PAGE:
And PLEASE do not mention Solid State Drives....a 100GB SSD is around $800 today and years from mass market

I think the comparison is quite similar. CDs contain much larger higher quality files as opposed to their MP3 download cousins. HDM contains much larger higher quality files than we'll find from the vast majority of download services. I know that most folks on AVS won't be interested, but I'm looking at the general public, not the serious enthusiasts.

From what I've read these downloads are smaller than a DVD in size. We're not looking at 50GB per movie. Now the argument that we're looking at a different demographic for movies and music may be valid. Honestly, I'm skeptical on this point as it seems to me that a lot of movies are geared to the same young demographic that generate the majority of music sales.
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post #156 of 160 Old 01-22-2008, 07:01 AM
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Quote:
Originally Posted by 2Channel View Post

I think the comparison is quite similar. CDs contain much larger higher quality files as opposed to their MP3 download cousins. HDM contains much larger higher quality files than we'll find from the vast majority of download services. I know that most folks on AVS won't be interested, but I'm looking at the general public, not the serious enthusiasts.

From what I've read these downloads are smaller than a DVD in size. We're not looking at 50GB per movie. Now the argument that we're looking at a different demographic for movies and music may be valid. Honestly, I'm skeptical on this point as it seems to me that a lot of movies are geared to the same young demographic that generate the majority of music sales.

I [also] look at this from a mass market / mainstream perspective. Not the purists but the regular people that are [also] not tech savvy.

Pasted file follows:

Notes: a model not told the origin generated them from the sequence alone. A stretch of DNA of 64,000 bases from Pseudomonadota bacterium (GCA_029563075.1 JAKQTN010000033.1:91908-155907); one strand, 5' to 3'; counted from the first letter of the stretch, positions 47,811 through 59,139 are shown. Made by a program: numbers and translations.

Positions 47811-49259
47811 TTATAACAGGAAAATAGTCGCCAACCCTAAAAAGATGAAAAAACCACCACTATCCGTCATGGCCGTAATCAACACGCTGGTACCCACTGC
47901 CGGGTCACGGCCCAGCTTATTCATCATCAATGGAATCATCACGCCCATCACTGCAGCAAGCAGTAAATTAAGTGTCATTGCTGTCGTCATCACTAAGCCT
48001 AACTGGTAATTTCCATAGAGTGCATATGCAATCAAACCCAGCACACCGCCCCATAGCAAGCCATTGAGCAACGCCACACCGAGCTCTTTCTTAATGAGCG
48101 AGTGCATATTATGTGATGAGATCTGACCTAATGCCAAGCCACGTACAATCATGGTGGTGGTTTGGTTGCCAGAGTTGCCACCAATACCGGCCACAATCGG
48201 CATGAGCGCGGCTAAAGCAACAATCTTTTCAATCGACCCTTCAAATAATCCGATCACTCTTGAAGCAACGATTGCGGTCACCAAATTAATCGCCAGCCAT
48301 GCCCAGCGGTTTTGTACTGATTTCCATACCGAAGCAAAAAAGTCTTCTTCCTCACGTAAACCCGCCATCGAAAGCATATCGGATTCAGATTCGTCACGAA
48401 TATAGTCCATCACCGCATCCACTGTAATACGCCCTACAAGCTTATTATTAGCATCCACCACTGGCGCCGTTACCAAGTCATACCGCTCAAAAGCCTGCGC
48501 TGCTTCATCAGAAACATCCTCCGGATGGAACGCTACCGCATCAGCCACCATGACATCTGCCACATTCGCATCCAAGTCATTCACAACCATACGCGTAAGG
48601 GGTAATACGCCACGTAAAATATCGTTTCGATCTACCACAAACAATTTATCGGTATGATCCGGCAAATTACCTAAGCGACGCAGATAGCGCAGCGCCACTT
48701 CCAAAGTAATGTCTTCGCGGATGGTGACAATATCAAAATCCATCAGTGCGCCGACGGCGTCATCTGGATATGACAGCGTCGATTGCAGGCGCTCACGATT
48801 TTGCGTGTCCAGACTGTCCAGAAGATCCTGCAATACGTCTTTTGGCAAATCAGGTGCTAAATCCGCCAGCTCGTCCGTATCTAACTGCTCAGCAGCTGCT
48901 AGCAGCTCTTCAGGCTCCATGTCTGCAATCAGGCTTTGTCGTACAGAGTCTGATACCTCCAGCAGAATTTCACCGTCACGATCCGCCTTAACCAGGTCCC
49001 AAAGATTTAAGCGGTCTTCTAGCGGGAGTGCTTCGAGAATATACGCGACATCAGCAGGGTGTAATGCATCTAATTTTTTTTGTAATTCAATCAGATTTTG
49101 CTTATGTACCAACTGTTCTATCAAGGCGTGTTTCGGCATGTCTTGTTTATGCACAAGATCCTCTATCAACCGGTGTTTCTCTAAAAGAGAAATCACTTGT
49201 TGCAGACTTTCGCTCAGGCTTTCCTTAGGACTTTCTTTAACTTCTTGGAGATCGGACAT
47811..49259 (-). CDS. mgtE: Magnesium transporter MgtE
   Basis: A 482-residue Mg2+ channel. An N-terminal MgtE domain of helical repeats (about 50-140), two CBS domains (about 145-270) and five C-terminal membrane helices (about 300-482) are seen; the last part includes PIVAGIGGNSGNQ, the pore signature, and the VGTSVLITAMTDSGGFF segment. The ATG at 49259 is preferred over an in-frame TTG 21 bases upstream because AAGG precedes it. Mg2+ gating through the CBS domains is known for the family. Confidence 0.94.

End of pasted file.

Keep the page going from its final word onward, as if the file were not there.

The HD files may be smaller & of a much lesser quality than HD DVD or Blu-Ray for sure. To be apples to apples with HD DVD or Blu-Ray will require files around 50GB or it just won't an equivalent. It will be a lesser product.
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post #157 of 160 Old 03-20-2008, 09:30 AM
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They tried that several years ago in the philly area. It was a flop as now there is more competition for high bandwidth.

In Philly, We have 4 choices that I know of although there may be more.

Cavtel Highspeed
Verizon Fios
Comcast Cable/Fios
DirectTV High Speed

I currently have comcast Fios and get about 25Mbits. It costs me..... $19.95/month.

I originally signed up at 24.99, but they raised me to $42.99 after 3 months. I called up and threatened to switch Verizon for $25 and they countered with $19.95 for 18 months.

Competition is a great thing. If you have more than one provider in the area, work them against each other.

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post #158 of 160 Old 03-21-2008, 03:02 AM
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What is Comcast FIOS? FIOS is from Verizon. I thought FIOS was trademarked?

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post #159 of 160 Old 03-21-2008, 02:54 PM
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Quote:
Originally Posted by anotheraviator View Post

The ISPs would LOVE for digital downloads to become the reality.. they just want a cut. Don't be surprised if the person offering you bajillions of movie downloads on an unthrottled port is your cable co and not some 3rd party.

I have 0 problems with this outcome assuming quality and selection are there at an attractive price point. I have my doubts about getting all 3, but one can hope...
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post #160 of 160 Old 05-23-2008, 07:41 AM
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Originally Posted by orogogus View Post

I have 0 problems with this outcome assuming quality and selection are there at an attractive price point. I have my doubts about getting all 3, but one can hope...


You will not be getting the kind of 50GB 1080P lossless audio encodes that we are coming to expect from Blu-Ray.

What you will likely be getting, at least for the next several years, is something very similar to Apple TV's "HD" downloads which consist of extremely overcompressed 1080P video bundled together with Digital Dolby audio. I believe that the typical Apple TV "1080P" movie clocks in at a total size with audio of around 5GB as compared to 20-30GB for the same material on high def optical media.

You might not care about those missing bits, but I sure as hell do.